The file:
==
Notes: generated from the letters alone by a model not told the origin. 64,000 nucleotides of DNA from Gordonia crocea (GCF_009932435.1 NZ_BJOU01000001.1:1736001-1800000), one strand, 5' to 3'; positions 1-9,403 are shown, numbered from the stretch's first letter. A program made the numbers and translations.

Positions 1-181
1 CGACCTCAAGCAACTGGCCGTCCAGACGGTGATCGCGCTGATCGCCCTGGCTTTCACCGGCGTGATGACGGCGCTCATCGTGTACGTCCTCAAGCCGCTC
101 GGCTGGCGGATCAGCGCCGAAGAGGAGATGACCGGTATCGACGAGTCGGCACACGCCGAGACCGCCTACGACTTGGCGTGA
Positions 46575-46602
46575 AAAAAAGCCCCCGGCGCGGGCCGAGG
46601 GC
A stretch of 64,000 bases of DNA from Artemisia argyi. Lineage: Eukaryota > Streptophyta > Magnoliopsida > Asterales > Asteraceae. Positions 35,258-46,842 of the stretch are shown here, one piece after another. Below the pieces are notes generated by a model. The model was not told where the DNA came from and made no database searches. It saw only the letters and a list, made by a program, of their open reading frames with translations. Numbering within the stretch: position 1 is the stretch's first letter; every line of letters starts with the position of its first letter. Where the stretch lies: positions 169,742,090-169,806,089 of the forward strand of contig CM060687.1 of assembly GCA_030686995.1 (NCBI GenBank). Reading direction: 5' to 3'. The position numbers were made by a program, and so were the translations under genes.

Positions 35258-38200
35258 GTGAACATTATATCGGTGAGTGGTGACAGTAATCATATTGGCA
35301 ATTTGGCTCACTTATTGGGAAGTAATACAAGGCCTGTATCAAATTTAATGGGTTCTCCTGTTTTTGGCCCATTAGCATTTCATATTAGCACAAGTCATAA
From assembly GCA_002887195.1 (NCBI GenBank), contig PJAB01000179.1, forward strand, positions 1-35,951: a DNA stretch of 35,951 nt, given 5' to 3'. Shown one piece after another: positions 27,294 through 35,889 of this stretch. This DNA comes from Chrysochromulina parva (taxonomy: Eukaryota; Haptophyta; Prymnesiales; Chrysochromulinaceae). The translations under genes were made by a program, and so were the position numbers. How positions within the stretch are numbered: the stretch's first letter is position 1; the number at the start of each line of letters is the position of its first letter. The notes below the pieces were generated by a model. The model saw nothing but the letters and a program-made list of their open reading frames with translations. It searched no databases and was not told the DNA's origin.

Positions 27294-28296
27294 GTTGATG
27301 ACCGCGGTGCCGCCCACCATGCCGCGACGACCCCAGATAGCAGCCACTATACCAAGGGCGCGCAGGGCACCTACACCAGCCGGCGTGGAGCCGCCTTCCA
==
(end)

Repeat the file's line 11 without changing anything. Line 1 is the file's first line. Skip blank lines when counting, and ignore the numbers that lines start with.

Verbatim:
35301 ATTTGGCTCACTTATTGGGAAGTAATACAAGGCCTGTATCAAATTTAATGGGTTCTCCTGTTTTTGGCCCATTAGCATTTCATATTAGCACAAGTCATAA